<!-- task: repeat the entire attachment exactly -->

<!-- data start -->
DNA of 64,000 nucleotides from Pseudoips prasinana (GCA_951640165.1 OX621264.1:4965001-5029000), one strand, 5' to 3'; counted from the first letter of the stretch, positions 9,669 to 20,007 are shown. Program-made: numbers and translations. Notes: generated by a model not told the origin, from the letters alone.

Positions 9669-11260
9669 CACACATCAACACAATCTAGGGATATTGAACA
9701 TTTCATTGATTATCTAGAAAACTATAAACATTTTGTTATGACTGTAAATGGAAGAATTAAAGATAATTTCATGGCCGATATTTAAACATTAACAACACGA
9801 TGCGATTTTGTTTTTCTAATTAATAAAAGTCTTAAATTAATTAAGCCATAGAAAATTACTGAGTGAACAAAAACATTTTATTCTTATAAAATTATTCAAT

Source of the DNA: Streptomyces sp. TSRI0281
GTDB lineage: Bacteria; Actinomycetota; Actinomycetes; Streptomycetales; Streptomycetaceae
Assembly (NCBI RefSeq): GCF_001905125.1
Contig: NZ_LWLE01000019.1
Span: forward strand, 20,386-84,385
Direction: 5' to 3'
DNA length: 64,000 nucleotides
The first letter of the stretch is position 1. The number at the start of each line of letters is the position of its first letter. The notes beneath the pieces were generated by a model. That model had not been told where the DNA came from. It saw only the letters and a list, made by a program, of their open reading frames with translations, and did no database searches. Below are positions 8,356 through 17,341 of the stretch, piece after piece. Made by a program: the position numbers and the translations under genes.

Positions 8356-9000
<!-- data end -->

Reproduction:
DNA of 64,000 nucleotides from Pseudoips prasinana (GCA_951640165.1 OX621264.1:4965001-5029000), one strand, 5' to 3'; counted from the first letter of the stretch, positions 9,669 to 20,007 are shown. Program-made: numbers and translations. Notes: generated by a model not told the origin, from the letters alone.

Positions 9669-11260
9669 CACACATCAACACAATCTAGGGATATTGAACA
9701 TTTCATTGATTATCTAGAAAACTATAAACATTTTGTTATGACTGTAAATGGAAGAATTAAAGATAATTTCATGGCCGATATTTAAACATTAACAACACGA
9801 TGCGATTTTGTTTTTCTAATTAATAAAAGTCTTAAATTAATTAAGCCATAGAAAATTACTGAGTGAACAAAAACATTTTATTCTTATAAAATTATTCAAT

Source of the DNA: Streptomyces sp. TSRI0281
GTDB lineage: Bacteria; Actinomycetota; Actinomycetes; Streptomycetales; Streptomycetaceae
Assembly (NCBI RefSeq): GCF_001905125.1
Contig: NZ_LWLE01000019.1
Span: forward strand, 20,386-84,385
Direction: 5' to 3'
DNA length: 64,000 nucleotides
The first letter of the stretch is position 1. The number at the start of each line of letters is the position of its first letter. The notes beneath the pieces were generated by a model. That model had not been told where the DNA came from. It saw only the letters and a list, made by a program, of their open reading frames with translations, and did no database searches. Below are positions 8,356 through 17,341 of the stretch, piece after piece. Made by a program: the position numbers and the translations under genes.

Positions 8356-9000